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SCIENCE, POLITICS, AND PACIFIC NORTHWEST SALMON RECOVERY
Lackey, R T. SCIENCE, POLITICS, AND PACIFIC NORTHWEST SALMON RECOVERY. Presented at Lecture at Southern Oregon University, Ashland, OR, July 16, 2002.
Throughout the Pacific Northwest, since 1850, all wild salmon runs have declined and some have disappeared. Billions of dollars have been spent in a so-far failed attempt to reverse the long-term decline. Each year, hundreds of millions of dollars continue to be spent in various recovery programs. How can nearly everyone be in favor of restoring wild salmon, according to polling surveys, yet the long-term prognosis appears to be so grim? Fisheries biologists and other scientists can help craft recovery plans, but they are unable to offer any easy, painless approaches that will actually restore wild salmon runs. Restoring most wild salmon runs in the Pacific Northwest to anything resembling historic levels will be arduous and will entail substantial economic costs and social disruption. There are restoration options that are likely to be ecologically viable and appreciably less socially disruptive than current strategies, but these options also have more modest restoration objectives.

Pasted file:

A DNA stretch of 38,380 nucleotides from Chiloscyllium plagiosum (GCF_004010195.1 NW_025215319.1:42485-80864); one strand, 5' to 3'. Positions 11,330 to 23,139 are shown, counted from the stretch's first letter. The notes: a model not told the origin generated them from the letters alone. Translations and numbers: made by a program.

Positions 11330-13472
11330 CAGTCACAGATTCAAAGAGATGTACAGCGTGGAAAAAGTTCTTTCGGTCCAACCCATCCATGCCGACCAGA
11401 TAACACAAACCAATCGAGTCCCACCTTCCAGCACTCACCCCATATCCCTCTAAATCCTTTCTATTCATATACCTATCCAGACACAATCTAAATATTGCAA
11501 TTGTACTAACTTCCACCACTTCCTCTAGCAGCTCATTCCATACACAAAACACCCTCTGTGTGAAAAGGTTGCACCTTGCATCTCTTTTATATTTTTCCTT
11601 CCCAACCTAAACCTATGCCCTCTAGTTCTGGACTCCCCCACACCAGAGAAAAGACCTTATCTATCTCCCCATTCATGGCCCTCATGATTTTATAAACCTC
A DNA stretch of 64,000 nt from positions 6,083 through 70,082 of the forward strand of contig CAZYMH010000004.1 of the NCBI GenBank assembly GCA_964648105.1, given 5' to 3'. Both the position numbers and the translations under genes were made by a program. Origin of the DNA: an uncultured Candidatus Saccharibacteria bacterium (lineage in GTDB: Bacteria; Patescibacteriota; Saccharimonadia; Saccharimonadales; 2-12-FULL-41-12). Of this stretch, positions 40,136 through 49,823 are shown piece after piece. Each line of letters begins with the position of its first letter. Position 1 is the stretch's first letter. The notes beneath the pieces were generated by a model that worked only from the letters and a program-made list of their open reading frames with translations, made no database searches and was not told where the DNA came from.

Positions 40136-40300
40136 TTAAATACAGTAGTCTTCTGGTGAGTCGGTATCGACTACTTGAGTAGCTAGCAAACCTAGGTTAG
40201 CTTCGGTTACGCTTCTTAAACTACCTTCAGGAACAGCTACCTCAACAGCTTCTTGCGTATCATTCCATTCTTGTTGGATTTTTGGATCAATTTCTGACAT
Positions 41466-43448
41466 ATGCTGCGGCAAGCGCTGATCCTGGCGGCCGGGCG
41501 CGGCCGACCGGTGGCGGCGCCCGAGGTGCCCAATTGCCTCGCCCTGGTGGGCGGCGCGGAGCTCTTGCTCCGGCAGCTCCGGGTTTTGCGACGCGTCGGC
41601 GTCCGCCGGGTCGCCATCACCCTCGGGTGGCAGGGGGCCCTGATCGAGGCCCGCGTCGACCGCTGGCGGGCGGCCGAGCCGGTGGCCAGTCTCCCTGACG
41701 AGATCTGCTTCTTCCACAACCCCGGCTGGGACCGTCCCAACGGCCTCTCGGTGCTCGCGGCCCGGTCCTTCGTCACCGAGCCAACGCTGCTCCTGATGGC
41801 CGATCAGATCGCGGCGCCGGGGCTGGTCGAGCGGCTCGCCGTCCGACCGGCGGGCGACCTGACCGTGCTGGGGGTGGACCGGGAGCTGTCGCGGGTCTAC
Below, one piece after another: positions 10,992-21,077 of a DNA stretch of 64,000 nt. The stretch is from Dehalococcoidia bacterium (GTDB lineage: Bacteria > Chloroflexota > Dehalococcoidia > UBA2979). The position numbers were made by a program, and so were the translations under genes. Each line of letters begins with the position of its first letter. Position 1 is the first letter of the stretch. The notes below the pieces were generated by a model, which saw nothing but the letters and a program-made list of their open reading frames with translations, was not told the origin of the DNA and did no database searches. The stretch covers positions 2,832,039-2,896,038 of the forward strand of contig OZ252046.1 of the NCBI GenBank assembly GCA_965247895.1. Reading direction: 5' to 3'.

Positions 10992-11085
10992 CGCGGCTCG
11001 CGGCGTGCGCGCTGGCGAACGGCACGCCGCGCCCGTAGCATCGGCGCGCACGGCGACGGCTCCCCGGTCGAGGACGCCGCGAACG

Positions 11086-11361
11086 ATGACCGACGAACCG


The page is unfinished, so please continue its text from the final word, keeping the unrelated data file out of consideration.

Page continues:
Record Details:Record Type: DOCUMENT (PRESENTATION/ABSTRACT)
Organization:U.S. ENVIRONMENTAL PROTECTION AGENCY
OFFICE OF RESEARCH AND DEVELOPMENT
NATIONAL HEALTH AND ENVIRONMENTAL EFFECTS RESEARCH LABORATORY
WESTERN ECOLOGY DIVISION